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Classes start in three days, and that means it’s time to crack open the Courses of Instruction, scope out the CUE Guide, and examine course syllabi—that is if you can find them.
Students are expected to complete their work on time ,and there’s no reason that expectations for professors should be any different. When professors fail to punctually perform their teaching responsibilities before, during, and after the school year, students suffer.
Unfortunately, a disturbingly large number of Harvard faculty are currently shirking their responsibility by not posting course syllabi online in a timely manner. On Wednesday, students working for the textbook discount website CrimsonReading.org visited the webpages of 231 popular courses and found only 42 syllabi. That only 18 percent of professors cared enough to post their syllabi is, quite simply, pathetic.
This is troubling given the crucial role online syllabi play in students’ pre-shopping week planning. Many students depend on syllabi in order to purchase books early for classes they are sure they are taking, avoiding the Coop’s high prices while still receiving their materials before the beginning of classes. Professors may think little of putting a syllabus online, but their apathy may cost their students thousands of dollars.
In addition, syllabi provide a glimpse of what a course will entail, allowing prospective shoppers to make informed decisions about which of Harvard’s many offerings they should visit come shopping week. The timing of a midterm, a course’s requirements, the books used, and the particular subject matter taught often make a difference in course decisions, and in these areas the CUE Guide and Courses of Instruction are insufficient. This is especially crucial because many popular classes meet at the same time, leaving students bewildered as to which courses they should shop.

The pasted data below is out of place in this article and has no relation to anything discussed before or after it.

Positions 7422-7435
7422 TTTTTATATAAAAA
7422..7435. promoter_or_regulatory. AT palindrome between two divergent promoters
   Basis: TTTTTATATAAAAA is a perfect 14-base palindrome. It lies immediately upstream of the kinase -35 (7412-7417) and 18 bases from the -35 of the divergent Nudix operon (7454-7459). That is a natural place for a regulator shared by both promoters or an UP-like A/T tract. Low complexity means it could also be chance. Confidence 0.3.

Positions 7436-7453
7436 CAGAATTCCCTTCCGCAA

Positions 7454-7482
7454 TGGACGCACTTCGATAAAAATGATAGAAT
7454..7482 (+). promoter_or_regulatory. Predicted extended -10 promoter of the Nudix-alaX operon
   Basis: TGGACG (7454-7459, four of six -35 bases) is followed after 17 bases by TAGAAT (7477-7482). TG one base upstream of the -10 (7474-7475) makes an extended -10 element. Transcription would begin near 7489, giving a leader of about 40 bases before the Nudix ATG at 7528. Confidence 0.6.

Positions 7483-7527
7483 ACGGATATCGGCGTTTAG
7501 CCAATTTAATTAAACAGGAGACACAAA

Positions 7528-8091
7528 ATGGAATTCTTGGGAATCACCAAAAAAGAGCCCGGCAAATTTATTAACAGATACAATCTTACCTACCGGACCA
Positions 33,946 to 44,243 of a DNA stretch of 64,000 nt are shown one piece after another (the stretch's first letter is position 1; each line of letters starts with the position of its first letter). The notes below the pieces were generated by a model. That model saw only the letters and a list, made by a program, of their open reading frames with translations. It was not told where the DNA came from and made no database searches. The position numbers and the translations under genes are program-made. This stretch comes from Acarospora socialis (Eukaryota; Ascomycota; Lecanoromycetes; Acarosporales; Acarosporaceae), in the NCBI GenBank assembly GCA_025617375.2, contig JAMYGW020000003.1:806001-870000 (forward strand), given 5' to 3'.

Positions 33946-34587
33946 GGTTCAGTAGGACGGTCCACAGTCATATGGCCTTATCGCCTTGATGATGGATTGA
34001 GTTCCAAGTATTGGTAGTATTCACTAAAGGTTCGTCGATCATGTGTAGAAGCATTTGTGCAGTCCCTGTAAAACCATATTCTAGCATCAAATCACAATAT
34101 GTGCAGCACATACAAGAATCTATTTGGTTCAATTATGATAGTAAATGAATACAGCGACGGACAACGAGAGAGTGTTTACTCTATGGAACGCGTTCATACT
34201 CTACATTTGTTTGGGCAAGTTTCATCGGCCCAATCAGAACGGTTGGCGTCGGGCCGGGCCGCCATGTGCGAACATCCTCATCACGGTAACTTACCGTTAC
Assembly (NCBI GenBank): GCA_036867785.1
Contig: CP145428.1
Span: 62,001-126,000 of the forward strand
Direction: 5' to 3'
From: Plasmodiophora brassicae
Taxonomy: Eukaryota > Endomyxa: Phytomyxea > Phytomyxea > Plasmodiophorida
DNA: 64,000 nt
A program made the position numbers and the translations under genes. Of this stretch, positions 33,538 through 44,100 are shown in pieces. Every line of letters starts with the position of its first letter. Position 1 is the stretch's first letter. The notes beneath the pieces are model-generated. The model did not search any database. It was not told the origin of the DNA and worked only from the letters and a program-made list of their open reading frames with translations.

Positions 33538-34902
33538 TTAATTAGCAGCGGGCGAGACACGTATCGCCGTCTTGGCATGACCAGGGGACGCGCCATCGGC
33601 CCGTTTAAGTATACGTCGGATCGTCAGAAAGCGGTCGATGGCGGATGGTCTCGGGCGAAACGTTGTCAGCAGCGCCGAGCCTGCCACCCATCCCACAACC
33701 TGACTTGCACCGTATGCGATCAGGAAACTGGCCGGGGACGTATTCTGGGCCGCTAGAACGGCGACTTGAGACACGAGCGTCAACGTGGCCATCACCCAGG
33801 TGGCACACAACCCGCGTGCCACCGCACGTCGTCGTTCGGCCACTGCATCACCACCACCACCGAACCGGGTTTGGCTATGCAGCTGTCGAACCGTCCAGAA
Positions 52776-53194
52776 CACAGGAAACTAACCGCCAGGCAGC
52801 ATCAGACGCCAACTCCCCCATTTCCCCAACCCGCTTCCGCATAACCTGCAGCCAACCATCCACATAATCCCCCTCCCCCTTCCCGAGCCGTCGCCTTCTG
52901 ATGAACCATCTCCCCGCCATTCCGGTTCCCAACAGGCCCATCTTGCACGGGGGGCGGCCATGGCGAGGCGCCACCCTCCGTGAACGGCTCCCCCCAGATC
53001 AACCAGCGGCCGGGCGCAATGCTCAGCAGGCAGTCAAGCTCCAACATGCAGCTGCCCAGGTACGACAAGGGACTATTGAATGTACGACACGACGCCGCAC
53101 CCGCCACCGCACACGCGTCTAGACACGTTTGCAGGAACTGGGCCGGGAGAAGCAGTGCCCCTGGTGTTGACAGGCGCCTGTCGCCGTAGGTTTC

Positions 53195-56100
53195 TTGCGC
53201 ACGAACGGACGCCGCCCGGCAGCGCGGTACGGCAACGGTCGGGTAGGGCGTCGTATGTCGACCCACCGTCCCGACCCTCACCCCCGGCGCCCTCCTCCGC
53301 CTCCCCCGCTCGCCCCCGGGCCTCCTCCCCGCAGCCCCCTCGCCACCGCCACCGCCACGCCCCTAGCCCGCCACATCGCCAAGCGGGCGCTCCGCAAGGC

This unfortunate situation can be entirely avoided with a little bit of planning and effort. It seems reasonable to require all syllabi to be posted by the time the dorms open to freshmen, giving students a full nine days of advance notice before courses begin. A similar schedule in the spring would also be reasonable. As long as professors are invested and engaged in developing their courses, they should be able to have a good idea of the material they will be teaching two weeks before they deliver their first lecture. Posting at least a preliminary syllabus—perhaps even from a previous offering of the course—on the Web is not too much to ask.
Harvard’s professors are a fairly erudite bunch, but time waits for no man. We hope to see a dramatic increase in the number of posted syllabi today and a more efficient and institutionalized system in years to come.
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